[TUP’-so] or occasionally [TIP’-so]— noun.
Meaning: Grass; greenery; leaf; fringe; feathers; fur. In some cases, hair; beard.
Origin: Chinook, tepso, a leaf.
Throughout Cascadia, one can find “tupso illahee” (pasture; prairie) both large and small, filled with a number of “kloshe tupso” (flowers) and “tsee tupso” (sweet grass), the later of which makes good grazing for horses, though one could also use “dly tupso” (hay) if need be.
The word for grass or blade of grass even lends itself to “mamook tupsin” (to sew, to mend, to patch), and was sometimes used, perhaps incorrectly, in the expression “tupso kopa latet” (grass on the head) to mean “yakso” (hair).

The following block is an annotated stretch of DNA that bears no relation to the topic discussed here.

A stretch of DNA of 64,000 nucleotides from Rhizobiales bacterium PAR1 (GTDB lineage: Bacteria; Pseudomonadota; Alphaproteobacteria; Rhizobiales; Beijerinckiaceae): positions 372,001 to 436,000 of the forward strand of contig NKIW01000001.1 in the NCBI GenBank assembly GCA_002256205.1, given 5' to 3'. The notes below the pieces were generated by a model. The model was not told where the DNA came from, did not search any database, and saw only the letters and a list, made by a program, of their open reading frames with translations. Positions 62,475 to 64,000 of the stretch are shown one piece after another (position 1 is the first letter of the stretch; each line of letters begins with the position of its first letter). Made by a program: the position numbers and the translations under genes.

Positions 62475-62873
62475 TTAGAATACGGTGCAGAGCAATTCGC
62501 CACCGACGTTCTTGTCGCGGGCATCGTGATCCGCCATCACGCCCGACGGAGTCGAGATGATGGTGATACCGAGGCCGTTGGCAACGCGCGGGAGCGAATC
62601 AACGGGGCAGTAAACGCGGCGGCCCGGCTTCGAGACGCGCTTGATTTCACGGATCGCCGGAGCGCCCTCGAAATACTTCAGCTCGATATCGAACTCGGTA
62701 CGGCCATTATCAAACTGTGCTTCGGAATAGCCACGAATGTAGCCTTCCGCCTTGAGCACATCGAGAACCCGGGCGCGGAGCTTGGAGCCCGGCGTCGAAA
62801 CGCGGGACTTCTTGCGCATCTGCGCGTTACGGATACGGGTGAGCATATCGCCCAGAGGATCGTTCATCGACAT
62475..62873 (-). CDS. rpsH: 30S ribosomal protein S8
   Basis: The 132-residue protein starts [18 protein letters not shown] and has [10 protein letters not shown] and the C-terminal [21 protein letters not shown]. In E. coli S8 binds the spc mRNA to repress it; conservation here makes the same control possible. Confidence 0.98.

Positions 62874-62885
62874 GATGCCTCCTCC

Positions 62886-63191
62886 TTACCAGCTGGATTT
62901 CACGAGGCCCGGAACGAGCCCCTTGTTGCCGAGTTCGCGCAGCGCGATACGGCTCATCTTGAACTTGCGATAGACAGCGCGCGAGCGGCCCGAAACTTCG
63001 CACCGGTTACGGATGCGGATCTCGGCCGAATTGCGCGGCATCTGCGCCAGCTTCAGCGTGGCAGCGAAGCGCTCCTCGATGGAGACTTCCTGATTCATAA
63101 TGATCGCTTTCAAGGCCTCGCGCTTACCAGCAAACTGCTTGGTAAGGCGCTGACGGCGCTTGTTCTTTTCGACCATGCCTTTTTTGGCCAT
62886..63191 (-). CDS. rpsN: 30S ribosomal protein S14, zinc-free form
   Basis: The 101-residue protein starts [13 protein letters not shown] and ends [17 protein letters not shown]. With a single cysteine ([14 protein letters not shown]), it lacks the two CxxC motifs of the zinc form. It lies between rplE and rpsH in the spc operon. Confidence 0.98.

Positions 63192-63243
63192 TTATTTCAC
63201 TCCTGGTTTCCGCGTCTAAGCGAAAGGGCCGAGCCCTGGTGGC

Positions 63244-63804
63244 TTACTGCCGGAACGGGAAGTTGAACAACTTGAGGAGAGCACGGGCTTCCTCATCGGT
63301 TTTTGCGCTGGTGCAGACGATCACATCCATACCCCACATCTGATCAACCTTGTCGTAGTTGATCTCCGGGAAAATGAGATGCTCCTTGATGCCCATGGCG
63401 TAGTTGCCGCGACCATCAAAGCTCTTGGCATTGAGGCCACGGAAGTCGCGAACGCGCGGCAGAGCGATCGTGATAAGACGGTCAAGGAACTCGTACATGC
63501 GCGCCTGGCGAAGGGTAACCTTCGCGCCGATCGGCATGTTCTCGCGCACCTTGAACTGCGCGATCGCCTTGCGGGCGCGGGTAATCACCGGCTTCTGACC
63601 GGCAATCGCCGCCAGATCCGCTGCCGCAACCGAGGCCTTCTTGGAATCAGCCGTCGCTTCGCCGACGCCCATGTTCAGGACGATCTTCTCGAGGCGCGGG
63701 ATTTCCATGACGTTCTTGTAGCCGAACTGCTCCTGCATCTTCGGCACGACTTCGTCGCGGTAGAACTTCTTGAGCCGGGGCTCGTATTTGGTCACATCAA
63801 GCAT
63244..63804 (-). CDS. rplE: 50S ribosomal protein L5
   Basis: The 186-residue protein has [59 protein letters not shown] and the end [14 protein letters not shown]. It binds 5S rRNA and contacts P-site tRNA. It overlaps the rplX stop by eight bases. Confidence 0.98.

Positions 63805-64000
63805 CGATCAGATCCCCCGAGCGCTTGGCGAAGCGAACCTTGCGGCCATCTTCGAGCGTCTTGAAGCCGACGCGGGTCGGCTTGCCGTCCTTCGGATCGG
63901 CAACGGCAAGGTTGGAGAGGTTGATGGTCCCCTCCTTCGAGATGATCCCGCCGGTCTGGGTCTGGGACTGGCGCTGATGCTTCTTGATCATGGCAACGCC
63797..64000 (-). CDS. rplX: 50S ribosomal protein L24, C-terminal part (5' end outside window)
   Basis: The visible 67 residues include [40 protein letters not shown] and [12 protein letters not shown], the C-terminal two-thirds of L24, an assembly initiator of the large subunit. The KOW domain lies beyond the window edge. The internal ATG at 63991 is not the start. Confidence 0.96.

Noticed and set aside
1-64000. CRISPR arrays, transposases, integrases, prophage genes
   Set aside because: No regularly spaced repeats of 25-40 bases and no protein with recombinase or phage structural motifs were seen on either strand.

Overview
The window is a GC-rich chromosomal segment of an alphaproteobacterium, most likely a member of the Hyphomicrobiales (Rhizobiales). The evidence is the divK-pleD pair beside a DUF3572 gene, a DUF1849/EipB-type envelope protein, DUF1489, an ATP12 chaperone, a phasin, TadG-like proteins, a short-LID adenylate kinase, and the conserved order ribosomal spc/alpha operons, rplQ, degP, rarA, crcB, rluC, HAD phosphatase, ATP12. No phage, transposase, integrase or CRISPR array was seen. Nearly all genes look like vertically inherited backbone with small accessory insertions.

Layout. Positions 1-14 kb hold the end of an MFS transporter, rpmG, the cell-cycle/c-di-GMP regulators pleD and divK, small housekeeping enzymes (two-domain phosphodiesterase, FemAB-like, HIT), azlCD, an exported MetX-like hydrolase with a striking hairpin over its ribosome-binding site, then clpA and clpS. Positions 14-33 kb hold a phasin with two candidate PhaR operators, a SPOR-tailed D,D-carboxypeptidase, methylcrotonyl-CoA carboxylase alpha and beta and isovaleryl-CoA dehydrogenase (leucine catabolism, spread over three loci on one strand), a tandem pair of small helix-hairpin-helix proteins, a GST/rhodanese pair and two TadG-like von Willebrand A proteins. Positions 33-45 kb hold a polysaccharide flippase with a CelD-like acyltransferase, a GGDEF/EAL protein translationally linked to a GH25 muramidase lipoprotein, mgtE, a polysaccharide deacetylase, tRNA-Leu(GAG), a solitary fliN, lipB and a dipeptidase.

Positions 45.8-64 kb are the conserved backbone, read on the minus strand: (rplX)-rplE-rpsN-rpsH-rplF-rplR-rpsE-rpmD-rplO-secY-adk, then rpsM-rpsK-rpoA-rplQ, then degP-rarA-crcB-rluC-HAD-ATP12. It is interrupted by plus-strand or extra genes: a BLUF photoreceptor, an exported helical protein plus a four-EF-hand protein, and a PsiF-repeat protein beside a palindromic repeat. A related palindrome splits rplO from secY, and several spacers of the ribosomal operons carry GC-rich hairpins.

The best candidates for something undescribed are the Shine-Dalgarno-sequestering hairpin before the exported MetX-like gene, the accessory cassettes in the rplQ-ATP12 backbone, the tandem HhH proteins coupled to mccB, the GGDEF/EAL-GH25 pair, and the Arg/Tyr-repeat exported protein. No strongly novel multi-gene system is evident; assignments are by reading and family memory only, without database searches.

Certain tribes, notably the St’at’imc people of the Seton Lake First Nation, were renowned for their craft at making watertight woven-coil baskets of certain grasses and rushes. Among some bands, especially those of the lower Columbia, women made many mats of rushes and grass, which were brought out when “company” came, and spread for guests to sit or sleep upon. In rainy weather both sexes wore hats or caps woven of grass and fine root-threads.